I Need a Hero(ine)!

There was much celebrating in the Denatti household yesterday. After months of captivity, my seven-year old daughter’s Favorite Movie of Ever was pried from the hungry jaws of our minivan’s busted DVD player. And despite sitting beneath a metal roof in the blazing Texas sun, it played perfectly. My daughter was so happy she watched it twice last night. If not for bedtime, she would have watched it a third time!

Confession time: I actually like the movie, too. Mostly because it contains certain scenes I can watch over and over again. Like a dripping wet Daniel Craig, fresh from the shower.

You’re probably thinking, “Wait … what? Since when does The Little Mermaid feature a naked Daniel Craig?"

Since never. Wouldn’t it be awesome if it did, though? Appropriate, too, given the phallic imagery on the castle in the original VHS release.

Darling it's better / Down where it's wetter / Take it from me.

Apparently, life is hard under the sea. Or maybe King Triton is REALLY happy to see you. Note to self: begin more Mondays with a Google search on “Little Mermaid phallus.” Good times.

Also, what’s up with Triton’s hand in this particular crop? No wonder Ariel had Daddy issues.

Time for your blowfish impersonation, Ariel.

Okay, I’ll stop now. In lieu of brain bleach, I'll give you a dose of the aforementioned Daniel Craig.


I repeat: Darling it's better / Down where it's wetter ...

Another note to self: Forget about the Little Mermaid phallus searches. Start each day with a Google search for "wet Daniel Craig."

Mmm. Wet Daniel Craig.

What were we talking about? Oh, yeah. My kid's favorite movie. As you’ve probably guessed, it's not a cartoon. It’s not even G-rated. It does not feature adorable talking animals, and it’s not a product of Disney Imagineering.

It’s Tomb Raider.

You’re familiar with the movie, right? Angelina Jolie plays Lara Croft, the disproportionate heroine who sprang from the wet dreams of some optimistically imaginative videogame designers. I’m guessing they were fans of Indiana Jones but felt the franchise could be improved upon with boobs and guns.

I’m looking for King Triton’s castle. For, uh … archeological purposes.

As role models go, I suppose my daughter could do worse. I’m not wild about the unrealistic body-shape expectations this might create, but it’s not like she sees anything different from the Disney Channel, the magazine rack, or the Barbie aisle at Target. At least Lara Croft kicks ass while being objectified.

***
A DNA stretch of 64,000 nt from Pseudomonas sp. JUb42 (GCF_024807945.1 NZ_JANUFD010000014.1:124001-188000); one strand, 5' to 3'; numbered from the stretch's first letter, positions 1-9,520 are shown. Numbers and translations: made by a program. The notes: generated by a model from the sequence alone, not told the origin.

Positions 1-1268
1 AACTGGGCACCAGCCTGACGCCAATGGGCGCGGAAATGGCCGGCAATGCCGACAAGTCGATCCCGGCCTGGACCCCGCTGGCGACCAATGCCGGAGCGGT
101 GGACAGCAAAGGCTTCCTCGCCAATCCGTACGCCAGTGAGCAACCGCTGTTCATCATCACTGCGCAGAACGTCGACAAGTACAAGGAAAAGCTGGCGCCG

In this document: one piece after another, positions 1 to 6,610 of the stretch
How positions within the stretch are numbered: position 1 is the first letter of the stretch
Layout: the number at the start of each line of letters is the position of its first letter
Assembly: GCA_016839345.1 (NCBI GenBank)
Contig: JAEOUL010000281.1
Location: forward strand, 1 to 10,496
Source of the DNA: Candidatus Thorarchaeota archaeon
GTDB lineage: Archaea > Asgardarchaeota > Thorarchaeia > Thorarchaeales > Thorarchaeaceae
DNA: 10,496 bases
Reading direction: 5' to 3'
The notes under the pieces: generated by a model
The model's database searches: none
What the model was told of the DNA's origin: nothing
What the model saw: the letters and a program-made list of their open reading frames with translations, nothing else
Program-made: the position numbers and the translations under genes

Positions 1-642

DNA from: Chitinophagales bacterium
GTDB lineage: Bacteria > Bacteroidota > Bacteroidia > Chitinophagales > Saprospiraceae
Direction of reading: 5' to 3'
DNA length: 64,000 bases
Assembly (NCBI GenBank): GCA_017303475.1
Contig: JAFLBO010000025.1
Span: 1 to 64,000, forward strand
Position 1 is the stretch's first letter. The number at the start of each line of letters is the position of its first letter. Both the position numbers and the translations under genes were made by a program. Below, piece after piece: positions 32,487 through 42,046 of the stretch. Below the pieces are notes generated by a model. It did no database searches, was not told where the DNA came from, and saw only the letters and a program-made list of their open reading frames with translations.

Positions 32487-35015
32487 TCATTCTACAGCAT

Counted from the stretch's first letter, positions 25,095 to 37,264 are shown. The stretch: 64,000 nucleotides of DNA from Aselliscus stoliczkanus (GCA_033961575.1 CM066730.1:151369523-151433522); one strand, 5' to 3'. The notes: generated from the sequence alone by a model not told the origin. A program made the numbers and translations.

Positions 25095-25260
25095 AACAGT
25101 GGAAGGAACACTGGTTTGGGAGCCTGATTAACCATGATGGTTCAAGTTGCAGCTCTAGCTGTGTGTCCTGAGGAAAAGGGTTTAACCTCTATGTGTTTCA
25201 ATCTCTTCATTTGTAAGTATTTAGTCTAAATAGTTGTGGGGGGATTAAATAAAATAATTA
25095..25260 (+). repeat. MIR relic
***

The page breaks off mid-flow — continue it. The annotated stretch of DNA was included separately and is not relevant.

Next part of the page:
Speaking of kicking ass, I initially thought my daughter would enjoy other superhero-ish, action-adventure movies. Boy, was I wrong. She had no interest in Iron Man, Spiderman, Batman … pretty much anything that ended in “man” was right out. She wants a strong female character with which to identify, and I don’t blame her.

Problem is there aren’t many movies, outside of Tomb Raider, that not only feature such a protagonist (sidekicks and minor characters don’t count) but also remain more or less appropriate for a seven-year old.

I loved Geena Davis in The Long Kiss Goodnight and Bridget Fonda in Point of No Return (apparently, I haven’t watched any movies since the 90’s), but both movies earned their R ratings. In fact, all the franchises with kick-ass women seem to be rated R—think Kill Bill, Resident Evil, Underworld, and the Alien movies.


If there's one thing Hollywood has taught us, it's that it takes a lot of leg (and very tiny panties) to fight genetically modified alien werewolf vampire ninjas.

So, it’s time to weigh in, my lovelies. Can you think of any PG (or even PG-13) action-adventure movies with a female lead? As fun as it is to watch American Angelina Jolie speak with a British accent (and British Daniel Craig speak with an American one), some diversity would be nice. And if we could avoid the utter silliness of the Charlie’s Angels movies that would be good, too. 

Help a girl out!



Video Didn't Kill the Radio Star - Poor Grammar Did!

I know I’m a freak when it comes to grammar. Split infinitives make me twitchy (I’m looking at you, Gene Roddenberry), and when my friends tell me they’re going to lay down I tell them I don’t want to hear about their sexual exploits with geese. It’s “lie down,” okay? Unless you did it yesterday, of course. No wonder people hate the English language. And me.